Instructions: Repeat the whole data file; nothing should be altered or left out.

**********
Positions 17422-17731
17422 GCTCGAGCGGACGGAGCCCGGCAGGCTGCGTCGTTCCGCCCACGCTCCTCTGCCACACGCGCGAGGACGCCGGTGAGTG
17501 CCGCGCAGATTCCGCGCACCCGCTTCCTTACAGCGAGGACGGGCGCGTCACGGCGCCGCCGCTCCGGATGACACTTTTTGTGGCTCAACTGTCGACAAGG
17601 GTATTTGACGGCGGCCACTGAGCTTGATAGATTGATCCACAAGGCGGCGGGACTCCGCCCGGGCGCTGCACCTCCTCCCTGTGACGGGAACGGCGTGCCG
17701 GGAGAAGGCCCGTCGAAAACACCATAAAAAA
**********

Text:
Positions 17422-17731
17422 GCTCGAGCGGACGGAGCCCGGCAGGCTGCGTCGTTCCGCCCACGCTCCTCTGCCACACGCGCGAGGACGCCGGTGAGTG
17501 CCGCGCAGATTCCGCGCACCCGCTTCCTTACAGCGAGGACGGGCGCGTCACGGCGCCGCCGCTCCGGATGACACTTTTTGTGGCTCAACTGTCGACAAGG
17601 GTATTTGACGGCGGCCACTGAGCTTGATAGATTGATCCACAAGGCGGCGGGACTCCGCCCGGGCGCTGCACCTCCTCCCTGTGACGGGAACGGCGTGCCG
17701 GGAGAAGGCCCGTCGAAAACACCATAAAAAA